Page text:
346 THE ADVOCATE
VOL. 79 PART 3 MAY 2021
For people with ALS, Health Canada’s approvals of COVID-19 vaccines
prove that where there is the political will, approvals can be done in weeks.
As for ALS clinical trials—currently the main source of hope for ALS
patients—they are only in Alberta, Saskatchewan, Ontario, Quebec and
New Brunswick. British Columbia inexplicably does not offer them.
As a result, I have had to travel 22 times in two years to Montreal to participate
in clinical trials and to be overseen by a neurologist who is dedicated
to finding new ALS treatments. In contrast, British Columbia’s ALS
Clinic is a suite of dingy rooms in the basement of the ancient GF Strong
Rehabilitation Centre, has no full-time neurologist on staff and offers no trials.
It doesn’t even have a standalone website.
The difference in culture between the B.C. ALS clinic and the Montreal
ALS clinic is striking. In Montreal, the culture is “We will overturn any stone
to help you live.” In British Columbia, the attitude is “We are here to chart
your progress as you die.”
This brings me to the second reason I fight.
CANADA NEEDS TO STEP UP ITS GAME
ALS treatment and care in much of Canada, including British Columbia, are
failing the 3,000 families across the country currently living with this disease.
For example, British Columbia does not offer any clinical trials. And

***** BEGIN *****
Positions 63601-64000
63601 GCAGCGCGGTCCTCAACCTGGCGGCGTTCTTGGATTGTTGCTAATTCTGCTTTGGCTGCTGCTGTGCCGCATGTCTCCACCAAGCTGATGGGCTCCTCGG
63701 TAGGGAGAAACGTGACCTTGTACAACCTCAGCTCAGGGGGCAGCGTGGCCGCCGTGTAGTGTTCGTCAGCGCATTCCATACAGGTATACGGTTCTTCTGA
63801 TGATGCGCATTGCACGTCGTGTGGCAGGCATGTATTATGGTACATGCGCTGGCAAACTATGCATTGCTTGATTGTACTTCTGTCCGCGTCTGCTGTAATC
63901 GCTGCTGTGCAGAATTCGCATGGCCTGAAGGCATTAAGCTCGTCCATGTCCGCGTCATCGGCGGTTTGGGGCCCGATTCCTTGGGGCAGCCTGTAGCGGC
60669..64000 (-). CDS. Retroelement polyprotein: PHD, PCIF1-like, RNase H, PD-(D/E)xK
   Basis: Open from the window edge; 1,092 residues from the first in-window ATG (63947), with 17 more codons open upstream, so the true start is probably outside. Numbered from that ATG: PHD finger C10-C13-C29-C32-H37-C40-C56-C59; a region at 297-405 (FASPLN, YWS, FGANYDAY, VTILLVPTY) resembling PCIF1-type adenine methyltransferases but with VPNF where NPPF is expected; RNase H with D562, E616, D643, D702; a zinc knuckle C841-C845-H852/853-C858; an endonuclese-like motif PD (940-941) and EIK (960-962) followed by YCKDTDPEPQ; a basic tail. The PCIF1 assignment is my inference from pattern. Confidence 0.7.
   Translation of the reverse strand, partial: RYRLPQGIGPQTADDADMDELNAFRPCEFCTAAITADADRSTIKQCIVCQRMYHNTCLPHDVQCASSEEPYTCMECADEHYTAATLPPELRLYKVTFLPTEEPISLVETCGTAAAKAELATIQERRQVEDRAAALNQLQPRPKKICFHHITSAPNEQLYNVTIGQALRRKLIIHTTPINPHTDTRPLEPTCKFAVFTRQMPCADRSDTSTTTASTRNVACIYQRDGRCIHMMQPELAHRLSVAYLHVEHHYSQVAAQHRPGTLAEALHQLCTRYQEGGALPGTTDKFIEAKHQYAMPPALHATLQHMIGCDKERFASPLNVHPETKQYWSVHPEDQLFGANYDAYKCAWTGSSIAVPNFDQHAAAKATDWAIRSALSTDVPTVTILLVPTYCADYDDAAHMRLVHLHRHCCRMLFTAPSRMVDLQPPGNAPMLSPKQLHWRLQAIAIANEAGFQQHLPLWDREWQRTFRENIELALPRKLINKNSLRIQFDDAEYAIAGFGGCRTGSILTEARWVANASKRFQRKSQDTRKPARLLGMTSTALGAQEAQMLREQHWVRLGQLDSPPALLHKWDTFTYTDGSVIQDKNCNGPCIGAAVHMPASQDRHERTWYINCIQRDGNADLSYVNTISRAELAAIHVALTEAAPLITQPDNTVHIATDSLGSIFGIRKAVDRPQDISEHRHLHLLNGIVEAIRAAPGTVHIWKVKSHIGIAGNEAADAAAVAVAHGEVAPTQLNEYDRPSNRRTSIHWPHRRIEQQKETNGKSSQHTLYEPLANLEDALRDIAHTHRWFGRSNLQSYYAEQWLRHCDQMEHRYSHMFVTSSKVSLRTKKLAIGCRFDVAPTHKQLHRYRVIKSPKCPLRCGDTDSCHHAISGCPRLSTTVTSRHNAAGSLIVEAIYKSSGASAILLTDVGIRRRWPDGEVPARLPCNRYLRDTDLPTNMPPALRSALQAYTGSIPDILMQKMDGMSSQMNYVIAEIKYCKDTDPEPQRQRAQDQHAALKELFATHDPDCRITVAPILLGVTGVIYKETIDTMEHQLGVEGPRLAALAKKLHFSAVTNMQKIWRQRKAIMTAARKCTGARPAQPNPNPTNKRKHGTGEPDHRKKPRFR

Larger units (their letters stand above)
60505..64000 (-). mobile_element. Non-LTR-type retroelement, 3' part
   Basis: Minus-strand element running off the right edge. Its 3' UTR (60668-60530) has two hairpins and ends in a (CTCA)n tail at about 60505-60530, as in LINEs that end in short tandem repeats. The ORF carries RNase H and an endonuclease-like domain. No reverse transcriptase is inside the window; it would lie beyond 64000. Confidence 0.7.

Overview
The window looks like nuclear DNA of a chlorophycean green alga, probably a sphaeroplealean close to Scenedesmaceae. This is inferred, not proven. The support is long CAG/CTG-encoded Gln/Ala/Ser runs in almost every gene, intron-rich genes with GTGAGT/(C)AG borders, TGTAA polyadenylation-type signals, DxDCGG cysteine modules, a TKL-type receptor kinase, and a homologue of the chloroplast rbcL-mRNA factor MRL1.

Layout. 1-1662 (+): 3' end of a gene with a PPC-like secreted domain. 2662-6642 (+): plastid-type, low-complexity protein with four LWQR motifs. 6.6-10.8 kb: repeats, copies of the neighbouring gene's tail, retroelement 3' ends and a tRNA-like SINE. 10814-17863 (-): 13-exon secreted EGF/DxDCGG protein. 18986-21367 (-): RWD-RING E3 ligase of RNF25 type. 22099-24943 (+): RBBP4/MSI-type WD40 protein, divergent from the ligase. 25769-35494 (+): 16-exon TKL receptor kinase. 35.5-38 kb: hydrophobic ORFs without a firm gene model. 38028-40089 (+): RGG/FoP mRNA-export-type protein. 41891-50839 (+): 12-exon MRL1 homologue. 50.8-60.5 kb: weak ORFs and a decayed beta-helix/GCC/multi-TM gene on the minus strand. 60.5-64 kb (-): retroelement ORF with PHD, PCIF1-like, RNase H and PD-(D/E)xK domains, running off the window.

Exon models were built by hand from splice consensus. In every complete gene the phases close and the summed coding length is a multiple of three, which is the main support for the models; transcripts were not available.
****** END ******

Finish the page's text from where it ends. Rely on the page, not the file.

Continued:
the B.C. government invests zero dollars in ALS research.
I am determined to see this change, so that families who will unfortunately
come behind me will receive better support and treatment.
In Canada, ALS kills 1,000 Canadians (about 150 British Columbians)
every year. Another 1,000 Canadians are diagnosed with the disease each
year. Yet it is a disease that our provincial and federal governments essentially
Consider these facts:
• It is not clear if any B.C. government has ever funded ALS
• The federal government made a significant one-time investment
in ALS research in 2015, and it appears that it has made no meaningful
investment before or since then.
• The ALS Society of Canada oversees the ALS Research Program,
which is the only dedicated source of ALS research funding in
Canada. In 2020, the program had only $1.65 million to allocate to
researchers. Most of this funding was not contributed by any level
of government, but by people with ALS and those who love them,
through small, grassroots efforts like walks and bake sales.